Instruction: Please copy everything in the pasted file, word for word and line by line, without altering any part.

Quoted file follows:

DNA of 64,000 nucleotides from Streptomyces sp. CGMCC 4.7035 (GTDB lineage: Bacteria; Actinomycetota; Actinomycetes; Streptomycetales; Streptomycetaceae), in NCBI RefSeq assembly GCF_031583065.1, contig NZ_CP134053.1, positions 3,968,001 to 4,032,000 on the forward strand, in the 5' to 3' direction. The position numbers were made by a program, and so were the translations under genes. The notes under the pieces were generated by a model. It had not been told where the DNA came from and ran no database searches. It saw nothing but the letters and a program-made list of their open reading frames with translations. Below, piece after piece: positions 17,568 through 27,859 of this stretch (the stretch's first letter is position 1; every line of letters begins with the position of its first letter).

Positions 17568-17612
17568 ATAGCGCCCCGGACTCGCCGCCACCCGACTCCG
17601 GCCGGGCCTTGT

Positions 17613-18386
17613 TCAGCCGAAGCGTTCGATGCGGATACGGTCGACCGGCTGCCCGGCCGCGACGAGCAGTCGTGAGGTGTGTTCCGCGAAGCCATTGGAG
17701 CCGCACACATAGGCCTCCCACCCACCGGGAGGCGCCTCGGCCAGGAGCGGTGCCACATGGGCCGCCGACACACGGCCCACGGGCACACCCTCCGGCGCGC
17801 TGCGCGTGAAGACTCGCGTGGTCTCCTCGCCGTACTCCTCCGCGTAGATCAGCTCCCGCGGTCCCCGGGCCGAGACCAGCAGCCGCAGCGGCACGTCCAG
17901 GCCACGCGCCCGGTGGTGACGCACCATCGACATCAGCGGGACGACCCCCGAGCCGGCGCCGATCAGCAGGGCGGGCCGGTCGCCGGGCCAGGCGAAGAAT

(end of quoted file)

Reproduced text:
DNA of 64,000 nucleotides from Streptomyces sp. CGMCC 4.7035 (GTDB lineage: Bacteria; Actinomycetota; Actinomycetes; Streptomycetales; Streptomycetaceae), in NCBI RefSeq assembly GCF_031583065.1, contig NZ_CP134053.1, positions 3,968,001 to 4,032,000 on the forward strand, in the 5' to 3' direction. The position numbers were made by a program, and so were the translations under genes. The notes under the pieces were generated by a model. It had not been told where the DNA came from and ran no database searches. It saw nothing but the letters and a program-made list of their open reading frames with translations. Below, piece after piece: positions 17,568 through 27,859 of this stretch (the stretch's first letter is position 1; every line of letters begins with the position of its first letter).

Positions 17568-17612
17568 ATAGCGCCCCGGACTCGCCGCCACCCGACTCCG
17601 GCCGGGCCTTGT

Positions 17613-18386
17613 TCAGCCGAAGCGTTCGATGCGGATACGGTCGACCGGCTGCCCGGCCGCGACGAGCAGTCGTGAGGTGTGTTCCGCGAAGCCATTGGAG
17701 CCGCACACATAGGCCTCCCACCCACCGGGAGGCGCCTCGGCCAGGAGCGGTGCCACATGGGCCGCCGACACACGGCCCACGGGCACACCCTCCGGCGCGC
17801 TGCGCGTGAAGACTCGCGTGGTCTCCTCGCCGTACTCCTCCGCGTAGATCAGCTCCCGCGGTCCCCGGGCCGAGACCAGCAGCCGCAGCGGCACGTCCAG
17901 GCCACGCGCCCGGTGGTGACGCACCATCGACATCAGCGGGACGACCCCCGAGCCGGCGCCGATCAGCAGGGCGGGCCGGTCGCCGGGCCAGGCGAAGAAT